Linda Lomahaftewa

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Linda Lomahaftewa
Linda lomahaftewa 2009.jpg
Linda Lomahaftewa, 2009
Born 1947
Phoenix, Arizona, United States
Nationality Hopi Tribe of Arizona-Choctaw Nation of Oklahoma
Education BFA and MFA San Francisco Art Institute, Institute of American Indian Arts
Known for painting, printmaking

Linda Lomahaftewa (born 1947) is a Hopi and Choctaw printmaker, painter, and educator living in Santa Fe, New Mexico.

Background[edit]

Linda J. Lomahaftewa was born July 3, 1947 in Phoenix, Arizona.[1] Her parents had met at an Indian boarding school. Her late father was Hopi, her mother, who lives in Arizona, is Choctaw from Oklahoma. She and her family lived in Phoenix and Los Angeles, California.

She attended a strict mission boarding school in 1961 but hated it and was able to transfer to Phoenix Indian School, then the Institute of American Indian Arts in Santa Fe, New Mexico in 1962, the year the school opened. Upon graduation from IAIA, Linda earned a scholarship to attend the San Francisco Art Institute in San Francisco, California, along with fellow artists, T.C. Cannon, Kevin Red Star, and Bill Prokopiof. Of the four, only Linda graduated from SFAI.[2] After earning her Bachelor of Fine Arts degree, she went on to earn her Master of Fine Arts degrees at SFAI in 1971.[3][4]

Artwork[edit]

Dawn Reno writes of Linda's work that, "She unites the ancient Indian world with the contemporary in her modernistic paintings and has done a series of abstract landscapes which are considered the most powerful in her body of work."[3] Of her own art, she writes that her "imagery comes from being Hopi and remembering shapes and colors from ceremonies and from landscape. I associate a special power and respect, a sacredness, with these colors and shapes, and this carries over into my work."[5]

Although best known for her printmaking, Ribbon Shirt, her contribution to the major traveling exhibit, Indian Humor, is a typical contemporary ribbon shirt bedecked with an array of medals, buttons, and award ribbons from various Native American art shows.[6]

Career and honors[edit]

She has participated in innumerable group and solo exhibits including those at the American Indian Contemporary Art gallery in San Francisco; the Heard Museum in Phoenix; the American Indian Community House in New York City; and the Wheelwright Museum of the American Indian in Santa Fe.[7]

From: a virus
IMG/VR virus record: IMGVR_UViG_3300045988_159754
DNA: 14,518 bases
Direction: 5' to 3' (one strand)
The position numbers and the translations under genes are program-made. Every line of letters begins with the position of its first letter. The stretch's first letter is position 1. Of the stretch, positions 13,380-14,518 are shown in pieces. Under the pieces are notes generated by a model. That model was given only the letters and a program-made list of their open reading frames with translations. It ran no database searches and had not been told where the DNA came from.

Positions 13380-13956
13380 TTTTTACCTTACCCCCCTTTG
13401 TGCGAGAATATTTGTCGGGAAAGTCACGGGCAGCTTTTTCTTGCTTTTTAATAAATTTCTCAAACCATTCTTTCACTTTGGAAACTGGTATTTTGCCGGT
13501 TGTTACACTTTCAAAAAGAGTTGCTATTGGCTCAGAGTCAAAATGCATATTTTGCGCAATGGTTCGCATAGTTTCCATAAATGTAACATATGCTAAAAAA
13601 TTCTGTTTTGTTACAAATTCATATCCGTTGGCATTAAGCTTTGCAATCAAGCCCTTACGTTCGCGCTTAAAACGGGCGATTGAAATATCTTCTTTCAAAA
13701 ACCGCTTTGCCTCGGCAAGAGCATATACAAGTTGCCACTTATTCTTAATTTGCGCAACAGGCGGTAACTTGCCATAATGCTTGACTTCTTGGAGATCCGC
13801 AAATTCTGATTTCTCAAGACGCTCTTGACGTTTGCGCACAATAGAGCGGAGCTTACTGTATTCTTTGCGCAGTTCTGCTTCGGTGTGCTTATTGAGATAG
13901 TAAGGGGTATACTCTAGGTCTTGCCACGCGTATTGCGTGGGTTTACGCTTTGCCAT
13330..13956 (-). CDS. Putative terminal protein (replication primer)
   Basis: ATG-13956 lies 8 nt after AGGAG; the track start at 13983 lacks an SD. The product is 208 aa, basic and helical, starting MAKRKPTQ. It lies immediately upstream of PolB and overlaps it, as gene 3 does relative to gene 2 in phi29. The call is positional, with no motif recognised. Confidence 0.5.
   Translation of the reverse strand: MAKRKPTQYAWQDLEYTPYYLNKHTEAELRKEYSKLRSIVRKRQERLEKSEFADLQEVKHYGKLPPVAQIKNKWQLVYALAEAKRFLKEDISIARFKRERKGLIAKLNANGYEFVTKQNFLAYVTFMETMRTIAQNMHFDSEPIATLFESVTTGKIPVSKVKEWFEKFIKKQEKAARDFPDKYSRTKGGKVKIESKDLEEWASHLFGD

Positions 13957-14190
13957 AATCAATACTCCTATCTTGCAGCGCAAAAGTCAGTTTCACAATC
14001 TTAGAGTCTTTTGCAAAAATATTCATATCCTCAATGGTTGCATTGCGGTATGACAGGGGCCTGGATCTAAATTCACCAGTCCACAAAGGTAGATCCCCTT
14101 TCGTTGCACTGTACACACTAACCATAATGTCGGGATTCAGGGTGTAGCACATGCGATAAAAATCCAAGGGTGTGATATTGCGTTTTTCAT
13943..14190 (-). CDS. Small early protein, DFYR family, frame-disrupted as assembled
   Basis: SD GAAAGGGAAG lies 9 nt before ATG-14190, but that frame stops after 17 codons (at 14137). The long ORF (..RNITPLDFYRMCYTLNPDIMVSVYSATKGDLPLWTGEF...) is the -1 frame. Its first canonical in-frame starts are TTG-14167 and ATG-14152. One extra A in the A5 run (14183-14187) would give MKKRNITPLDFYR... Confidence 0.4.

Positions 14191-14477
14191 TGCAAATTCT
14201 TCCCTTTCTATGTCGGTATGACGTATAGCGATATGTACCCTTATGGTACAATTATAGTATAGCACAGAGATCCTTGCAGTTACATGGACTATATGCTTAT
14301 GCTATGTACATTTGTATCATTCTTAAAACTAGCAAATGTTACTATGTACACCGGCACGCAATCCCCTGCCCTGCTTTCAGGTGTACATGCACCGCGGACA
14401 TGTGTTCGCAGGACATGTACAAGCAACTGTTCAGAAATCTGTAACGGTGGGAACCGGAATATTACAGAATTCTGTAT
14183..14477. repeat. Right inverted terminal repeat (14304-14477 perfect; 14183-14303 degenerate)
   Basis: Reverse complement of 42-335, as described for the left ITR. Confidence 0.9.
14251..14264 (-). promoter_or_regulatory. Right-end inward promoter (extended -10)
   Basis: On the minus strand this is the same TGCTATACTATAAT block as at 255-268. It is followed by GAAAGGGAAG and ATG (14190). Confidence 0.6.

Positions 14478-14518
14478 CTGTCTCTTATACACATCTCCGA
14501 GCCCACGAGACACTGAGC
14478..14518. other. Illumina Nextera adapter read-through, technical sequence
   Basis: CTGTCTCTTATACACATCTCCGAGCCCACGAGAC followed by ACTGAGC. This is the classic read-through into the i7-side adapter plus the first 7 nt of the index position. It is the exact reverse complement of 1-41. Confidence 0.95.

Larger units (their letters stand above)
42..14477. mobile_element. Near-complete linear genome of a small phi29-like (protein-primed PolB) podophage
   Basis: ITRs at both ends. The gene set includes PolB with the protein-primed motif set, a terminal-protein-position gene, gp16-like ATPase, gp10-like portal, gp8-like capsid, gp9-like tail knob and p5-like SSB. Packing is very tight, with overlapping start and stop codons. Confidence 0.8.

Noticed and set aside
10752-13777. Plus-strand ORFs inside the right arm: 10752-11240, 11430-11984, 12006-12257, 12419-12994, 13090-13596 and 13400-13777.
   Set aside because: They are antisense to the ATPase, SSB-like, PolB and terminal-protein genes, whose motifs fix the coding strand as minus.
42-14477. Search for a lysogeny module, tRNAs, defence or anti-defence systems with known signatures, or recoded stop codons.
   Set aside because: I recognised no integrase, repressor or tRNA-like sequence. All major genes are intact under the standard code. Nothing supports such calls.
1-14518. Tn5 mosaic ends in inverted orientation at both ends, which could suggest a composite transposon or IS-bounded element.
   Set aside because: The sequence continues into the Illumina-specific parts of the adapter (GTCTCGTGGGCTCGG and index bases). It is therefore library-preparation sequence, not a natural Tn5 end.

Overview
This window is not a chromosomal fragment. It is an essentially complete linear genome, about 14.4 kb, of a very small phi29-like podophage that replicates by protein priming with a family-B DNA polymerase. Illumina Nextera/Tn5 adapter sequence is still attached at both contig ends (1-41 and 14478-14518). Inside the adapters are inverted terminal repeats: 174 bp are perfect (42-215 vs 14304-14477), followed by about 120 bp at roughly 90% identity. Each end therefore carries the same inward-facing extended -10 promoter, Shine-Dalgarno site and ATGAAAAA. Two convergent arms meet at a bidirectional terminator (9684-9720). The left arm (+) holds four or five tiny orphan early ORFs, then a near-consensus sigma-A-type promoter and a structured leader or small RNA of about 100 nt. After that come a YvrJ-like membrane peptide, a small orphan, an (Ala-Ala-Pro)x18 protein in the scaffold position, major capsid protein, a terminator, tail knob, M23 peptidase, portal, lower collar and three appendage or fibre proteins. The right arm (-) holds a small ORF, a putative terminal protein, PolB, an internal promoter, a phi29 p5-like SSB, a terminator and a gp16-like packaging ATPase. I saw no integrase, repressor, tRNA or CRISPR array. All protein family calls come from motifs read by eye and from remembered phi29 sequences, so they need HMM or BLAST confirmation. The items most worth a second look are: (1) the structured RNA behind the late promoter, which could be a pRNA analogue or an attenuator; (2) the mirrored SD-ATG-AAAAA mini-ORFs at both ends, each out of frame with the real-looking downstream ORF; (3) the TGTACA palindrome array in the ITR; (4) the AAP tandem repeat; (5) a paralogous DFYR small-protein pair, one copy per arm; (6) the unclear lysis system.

She was listed in the 8th Edition of the International Who's Who in 1984. Her work can be found in such public collections at the Heard Museum, Phoenix, Arizona; the Wheelwright Museum of the American Indian, Santa Fe, New Mexico; the Millicent Rogers Museum, Taos, New Mexico; the US Department of the Interior, Indian Arts and Crafts Board, Washington, DC; the Southern Plains Indian Museum, Anadarko, Oklahoma; the University of Lethbridge, Alberta, Canada; the Native American Center for the Living Arts, Niagara Falls, New York; and the Center for the Arts of Indian America, Washington, DC.

Linda began teaching at Sonoma State University and later at the University of California, Berkeley. In 1976, she accepting a position teaching two-dimensional studio arts at the Institute of American Indian Arts, where she still teaches today.[2]

“I’m happy that I’m recognized as a Native woman artist,” she was quoted as saying. “And that I’m still doing work after all this time. A lot of people give up."[2]

Personal[edit]

Linda has a son, Logan L. Slock, and a daughter, Tatiana Lomahaftewa Singer, who is a curator of contemporary Native arts. Her brother, the late Dan Lomahaftewa (1951–2005), was also a celebrated artist.[8] Her first cousins, Roger and Marcus Amerman are internationally known Choctaw beadworkers.

Notable Exhibitions[edit]

  • 2012: Low-Rez: Native American Lowbrow Art, Eggman and Walrus Art Emporium, Santa Fe, NM[9]

Notes[edit]

  1. ^ Linda Lomahaftewa (1947-). Ask Art. (retrieved 7 April 2009)
  2. ^ a b c Indyke, Dottie. Linda Lomahaftewa. Southwestern Art. (retrieved 7 April 2009)
  3. ^ a b Reno, p. 102
  4. ^ Bates, p. 108
  5. ^ Abbot. (retrieved through Questia School, 7 April 2009)
  6. ^ Bates, p. 60
  7. ^ Bates, 108-9
  8. ^ Dan Viets Lomahaftewa (1951-2005). Ask Art. (retrieved 7 April 2009)
  9. ^ Native American Artists go Lowbrow in Low-Rez, Santa Fe.com, accessed 8-12-2012

References[edit]

  • Bates, Sara, curator. Indian Humor. San Francisco: American Indian Contemporary Arts, 1995. ISBN 1-887427-00-7.
  • Reno, Dawn. Contemporary Native American Artists. Brooklyn: Alliance Publishing, 1995. ISBN 0-9641509-6-4.

External links[edit]